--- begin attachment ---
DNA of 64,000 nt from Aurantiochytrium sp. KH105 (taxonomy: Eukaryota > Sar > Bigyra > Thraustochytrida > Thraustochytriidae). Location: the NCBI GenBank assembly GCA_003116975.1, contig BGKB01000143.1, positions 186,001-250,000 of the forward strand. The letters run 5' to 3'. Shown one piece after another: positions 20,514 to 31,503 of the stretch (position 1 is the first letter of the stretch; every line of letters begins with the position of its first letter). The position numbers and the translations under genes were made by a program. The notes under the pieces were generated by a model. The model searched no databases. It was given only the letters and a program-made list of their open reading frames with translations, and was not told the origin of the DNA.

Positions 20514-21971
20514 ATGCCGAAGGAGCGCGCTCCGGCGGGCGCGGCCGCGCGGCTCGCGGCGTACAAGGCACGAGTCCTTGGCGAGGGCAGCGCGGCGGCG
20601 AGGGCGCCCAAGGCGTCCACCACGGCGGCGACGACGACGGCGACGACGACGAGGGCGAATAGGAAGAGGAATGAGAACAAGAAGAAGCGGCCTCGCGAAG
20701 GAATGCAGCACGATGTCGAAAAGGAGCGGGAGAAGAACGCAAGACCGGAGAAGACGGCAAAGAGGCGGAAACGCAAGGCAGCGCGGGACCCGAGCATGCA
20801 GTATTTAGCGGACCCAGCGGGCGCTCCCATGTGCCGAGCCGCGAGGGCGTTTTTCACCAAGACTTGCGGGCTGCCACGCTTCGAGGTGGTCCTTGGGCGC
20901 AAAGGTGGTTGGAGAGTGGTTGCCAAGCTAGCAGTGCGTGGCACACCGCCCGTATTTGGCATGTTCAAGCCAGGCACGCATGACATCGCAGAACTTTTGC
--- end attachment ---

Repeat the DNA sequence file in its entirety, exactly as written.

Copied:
DNA of 64,000 nt from Aurantiochytrium sp. KH105 (taxonomy: Eukaryota > Sar > Bigyra > Thraustochytrida > Thraustochytriidae). Location: the NCBI GenBank assembly GCA_003116975.1, contig BGKB01000143.1, positions 186,001-250,000 of the forward strand. The letters run 5' to 3'. Shown one piece after another: positions 20,514 to 31,503 of the stretch (position 1 is the first letter of the stretch; every line of letters begins with the position of its first letter). The position numbers and the translations under genes were made by a program. The notes under the pieces were generated by a model. The model searched no databases. It was given only the letters and a program-made list of their open reading frames with translations, and was not told the origin of the DNA.

Positions 20514-21971
20514 ATGCCGAAGGAGCGCGCTCCGGCGGGCGCGGCCGCGCGGCTCGCGGCGTACAAGGCACGAGTCCTTGGCGAGGGCAGCGCGGCGGCG
20601 AGGGCGCCCAAGGCGTCCACCACGGCGGCGACGACGACGGCGACGACGACGAGGGCGAATAGGAAGAGGAATGAGAACAAGAAGAAGCGGCCTCGCGAAG
20701 GAATGCAGCACGATGTCGAAAAGGAGCGGGAGAAGAACGCAAGACCGGAGAAGACGGCAAAGAGGCGGAAACGCAAGGCAGCGCGGGACCCGAGCATGCA
20801 GTATTTAGCGGACCCAGCGGGCGCTCCCATGTGCCGAGCCGCGAGGGCGTTTTTCACCAAGACTTGCGGGCTGCCACGCTTCGAGGTGGTCCTTGGGCGC
20901 AAAGGTGGTTGGAGAGTGGTTGCCAAGCTAGCAGTGCGTGGCACACCGCCCGTATTTGGCATGTTCAAGCCAGGCACGCATGACATCGCAGAACTTTTGC